Well, it’s almost February … so how are you doing on those New Year’s resolutions?
In my first post of the year, I wrote that most weight-loss resolutions fail because we keep making plans that require a change in character, when the actual problem is rooted in chemistry. I just need to have the discipline to stop eating even if I’m hungry, we tell ourselves. I just to get off my butt and spend more time at the gym.
Just eat less and move more. It must work, because that’s the advice doled out by nutritionists, doctors and personal trainers who’ve never been fat.
I can certainly understand why people who’ve never been fat or who lose body-fat easily like to believe getting lean is a matter of character. After all, that belief is quite flattering to them. It means their waistlines are a tribute to their superior discipline.
When I was in my 30s, I spent a lot of time hanging out with a buddy of mine – a naturally-lean jock type — who was about my age and also single. I remember mentioning to him (once … and only once) that I was frustrated with my efforts to lose weight. He did his best to muster a sympathetic tone and replied, “Well, I guess at some point you’ll have to learn to push yourself away from the table a little sooner.”
I didn’t bother pointing out that during our many outings together, he matched me burrito for burrito and beer for beer. I also knew for a fact that I hit the gym and worked out more often than he did. He joined me for a workout once and later admitted he was surprised that I was quite a bit stronger than he was. He had probably assumed my big belly and boy-boobs were proof I was lazy in the gym.
People like my naturally-lean friend (as well as millions of frustrated dieters) believe in simple calorie math: your adipose tissue is a like a savings account for stored energy, so all you have to do to lose weight is make regular withdrawals. By gosh, just cut 500 calories per day from your diet, and you’ll drain your fat cells of 500 calories in stored energy – one seventh of a pound of fat. Keep it up for a week, and you’ll lose a pound. Nothing to it. You just need the discipline to cut those 500 calories per day.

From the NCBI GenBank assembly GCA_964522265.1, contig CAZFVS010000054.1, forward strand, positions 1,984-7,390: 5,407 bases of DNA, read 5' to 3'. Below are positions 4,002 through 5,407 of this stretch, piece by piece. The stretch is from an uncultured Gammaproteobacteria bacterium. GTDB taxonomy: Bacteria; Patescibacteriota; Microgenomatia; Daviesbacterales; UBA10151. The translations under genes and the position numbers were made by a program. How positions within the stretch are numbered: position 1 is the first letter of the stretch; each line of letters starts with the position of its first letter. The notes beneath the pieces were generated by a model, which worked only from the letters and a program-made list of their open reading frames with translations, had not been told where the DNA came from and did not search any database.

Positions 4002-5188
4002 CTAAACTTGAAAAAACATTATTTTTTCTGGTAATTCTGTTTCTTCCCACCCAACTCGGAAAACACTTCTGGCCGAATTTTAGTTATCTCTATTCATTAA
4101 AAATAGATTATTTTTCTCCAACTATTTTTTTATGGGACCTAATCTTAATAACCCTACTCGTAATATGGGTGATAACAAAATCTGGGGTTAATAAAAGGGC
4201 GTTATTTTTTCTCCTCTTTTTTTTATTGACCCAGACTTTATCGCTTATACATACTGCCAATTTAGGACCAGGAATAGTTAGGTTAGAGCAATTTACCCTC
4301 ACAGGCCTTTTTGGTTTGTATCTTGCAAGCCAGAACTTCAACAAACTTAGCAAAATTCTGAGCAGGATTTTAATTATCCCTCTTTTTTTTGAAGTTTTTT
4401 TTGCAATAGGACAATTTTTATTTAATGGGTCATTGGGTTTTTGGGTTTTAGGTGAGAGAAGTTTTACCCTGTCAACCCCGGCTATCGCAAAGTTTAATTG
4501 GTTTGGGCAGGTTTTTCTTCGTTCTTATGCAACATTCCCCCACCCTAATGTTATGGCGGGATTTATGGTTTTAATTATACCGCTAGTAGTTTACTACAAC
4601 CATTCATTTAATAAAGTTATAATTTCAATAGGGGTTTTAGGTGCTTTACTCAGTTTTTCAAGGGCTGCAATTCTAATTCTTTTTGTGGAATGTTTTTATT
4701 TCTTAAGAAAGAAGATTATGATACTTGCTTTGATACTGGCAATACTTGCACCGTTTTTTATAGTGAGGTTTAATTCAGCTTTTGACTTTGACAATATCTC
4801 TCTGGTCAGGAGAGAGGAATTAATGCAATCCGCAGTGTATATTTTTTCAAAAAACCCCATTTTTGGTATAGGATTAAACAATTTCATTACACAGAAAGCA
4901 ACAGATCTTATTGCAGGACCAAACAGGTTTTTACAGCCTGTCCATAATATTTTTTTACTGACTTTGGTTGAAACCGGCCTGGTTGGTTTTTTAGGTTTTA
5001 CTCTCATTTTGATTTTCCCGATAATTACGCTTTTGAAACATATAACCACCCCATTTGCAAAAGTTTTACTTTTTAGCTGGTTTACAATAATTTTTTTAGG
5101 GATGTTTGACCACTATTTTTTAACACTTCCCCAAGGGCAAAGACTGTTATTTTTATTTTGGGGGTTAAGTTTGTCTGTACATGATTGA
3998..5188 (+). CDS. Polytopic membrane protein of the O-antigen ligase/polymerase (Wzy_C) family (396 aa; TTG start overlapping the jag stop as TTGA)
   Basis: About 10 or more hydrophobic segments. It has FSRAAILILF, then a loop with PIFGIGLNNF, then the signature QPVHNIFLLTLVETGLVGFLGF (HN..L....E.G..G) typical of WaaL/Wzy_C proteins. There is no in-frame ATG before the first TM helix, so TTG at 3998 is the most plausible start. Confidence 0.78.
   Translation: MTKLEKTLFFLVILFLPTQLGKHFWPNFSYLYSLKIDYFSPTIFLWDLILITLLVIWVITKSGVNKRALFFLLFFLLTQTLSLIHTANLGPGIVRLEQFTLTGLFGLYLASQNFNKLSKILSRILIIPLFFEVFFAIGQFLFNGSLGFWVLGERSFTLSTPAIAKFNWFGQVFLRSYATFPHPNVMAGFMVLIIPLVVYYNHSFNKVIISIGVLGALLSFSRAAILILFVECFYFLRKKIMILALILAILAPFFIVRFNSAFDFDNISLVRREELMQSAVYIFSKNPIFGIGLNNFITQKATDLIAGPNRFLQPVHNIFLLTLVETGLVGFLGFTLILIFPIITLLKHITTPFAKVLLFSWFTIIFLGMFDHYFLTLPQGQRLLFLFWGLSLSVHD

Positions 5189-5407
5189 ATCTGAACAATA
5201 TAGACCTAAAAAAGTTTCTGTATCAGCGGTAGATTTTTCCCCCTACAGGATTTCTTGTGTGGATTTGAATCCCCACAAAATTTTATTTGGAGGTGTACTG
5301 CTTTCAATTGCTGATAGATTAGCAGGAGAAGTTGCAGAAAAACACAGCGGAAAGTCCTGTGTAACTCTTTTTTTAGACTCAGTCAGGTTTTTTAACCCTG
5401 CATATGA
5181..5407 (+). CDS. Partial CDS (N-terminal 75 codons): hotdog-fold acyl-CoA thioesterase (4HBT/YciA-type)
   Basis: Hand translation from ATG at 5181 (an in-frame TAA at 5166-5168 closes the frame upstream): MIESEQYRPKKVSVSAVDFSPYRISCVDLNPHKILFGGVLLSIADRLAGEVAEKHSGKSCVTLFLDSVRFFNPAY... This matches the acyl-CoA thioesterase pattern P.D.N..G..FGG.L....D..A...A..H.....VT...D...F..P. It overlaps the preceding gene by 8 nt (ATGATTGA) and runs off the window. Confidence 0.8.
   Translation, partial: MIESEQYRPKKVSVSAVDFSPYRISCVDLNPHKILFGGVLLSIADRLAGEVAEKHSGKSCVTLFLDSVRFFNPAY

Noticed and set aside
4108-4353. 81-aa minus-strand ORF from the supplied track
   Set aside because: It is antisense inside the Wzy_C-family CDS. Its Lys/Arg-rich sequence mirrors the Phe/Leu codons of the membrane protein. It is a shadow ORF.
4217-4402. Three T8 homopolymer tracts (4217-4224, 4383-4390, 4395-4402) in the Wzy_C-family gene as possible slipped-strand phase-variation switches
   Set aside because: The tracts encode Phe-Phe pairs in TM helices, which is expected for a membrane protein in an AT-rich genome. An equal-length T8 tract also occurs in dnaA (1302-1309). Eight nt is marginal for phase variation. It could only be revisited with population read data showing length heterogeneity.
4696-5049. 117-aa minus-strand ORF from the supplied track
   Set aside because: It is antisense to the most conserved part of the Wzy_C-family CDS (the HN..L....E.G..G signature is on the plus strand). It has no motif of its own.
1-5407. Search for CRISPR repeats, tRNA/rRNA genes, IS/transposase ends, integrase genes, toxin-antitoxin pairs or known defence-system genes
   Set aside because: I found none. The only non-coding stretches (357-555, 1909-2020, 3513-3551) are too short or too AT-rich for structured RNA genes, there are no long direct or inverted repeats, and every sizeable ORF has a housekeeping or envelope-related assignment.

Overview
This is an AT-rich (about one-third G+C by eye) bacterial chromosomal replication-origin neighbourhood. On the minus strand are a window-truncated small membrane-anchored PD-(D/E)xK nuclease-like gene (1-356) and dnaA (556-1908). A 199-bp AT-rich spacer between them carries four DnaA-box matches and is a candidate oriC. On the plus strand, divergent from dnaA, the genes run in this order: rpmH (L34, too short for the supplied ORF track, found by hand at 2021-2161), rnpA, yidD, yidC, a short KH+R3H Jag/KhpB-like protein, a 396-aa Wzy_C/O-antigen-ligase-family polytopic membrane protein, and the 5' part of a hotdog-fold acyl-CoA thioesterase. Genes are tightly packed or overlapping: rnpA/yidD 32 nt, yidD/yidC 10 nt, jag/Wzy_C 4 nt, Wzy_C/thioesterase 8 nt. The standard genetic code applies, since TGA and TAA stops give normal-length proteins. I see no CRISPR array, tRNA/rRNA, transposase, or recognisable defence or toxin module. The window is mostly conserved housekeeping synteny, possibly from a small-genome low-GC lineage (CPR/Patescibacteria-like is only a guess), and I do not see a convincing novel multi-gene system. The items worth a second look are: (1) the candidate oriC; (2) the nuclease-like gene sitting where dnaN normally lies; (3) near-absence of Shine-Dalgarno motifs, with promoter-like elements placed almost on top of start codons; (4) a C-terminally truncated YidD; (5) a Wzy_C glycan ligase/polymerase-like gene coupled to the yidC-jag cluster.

And guess what? For people like my naturally-lean friend, it kind of works that way. In a recent post, I recounted a study in which researchers divided the subjects into three groups: naturally lean, fat but with a demonstrated ability to lose weight by eating less, and the “resistant obese” who had failed to lose weight even while being monitored in a hospital. All three groups underwent a 24-hour fast, and researchers measured the concentration of fatty acids in their bloodstreams at several intervals.
The “resistant obese” experienced almost no rise at all in their levels of serum fatty acids – in other words, their bodies didn’t make up for the lack of food by significantly increasing the flow of fat from their fat cells. The fat people who’d demonstrated that they could lose weight by dieting did experience a rise in serum fatty acids – not dramatic, but significant. But the naturally lean subjects experienced a dramatic spike in serum fatty acids while fasting. They were, like the savings-account model of obesity suggests, making automatic withdrawals from their adipose tissue to offset the lack of food.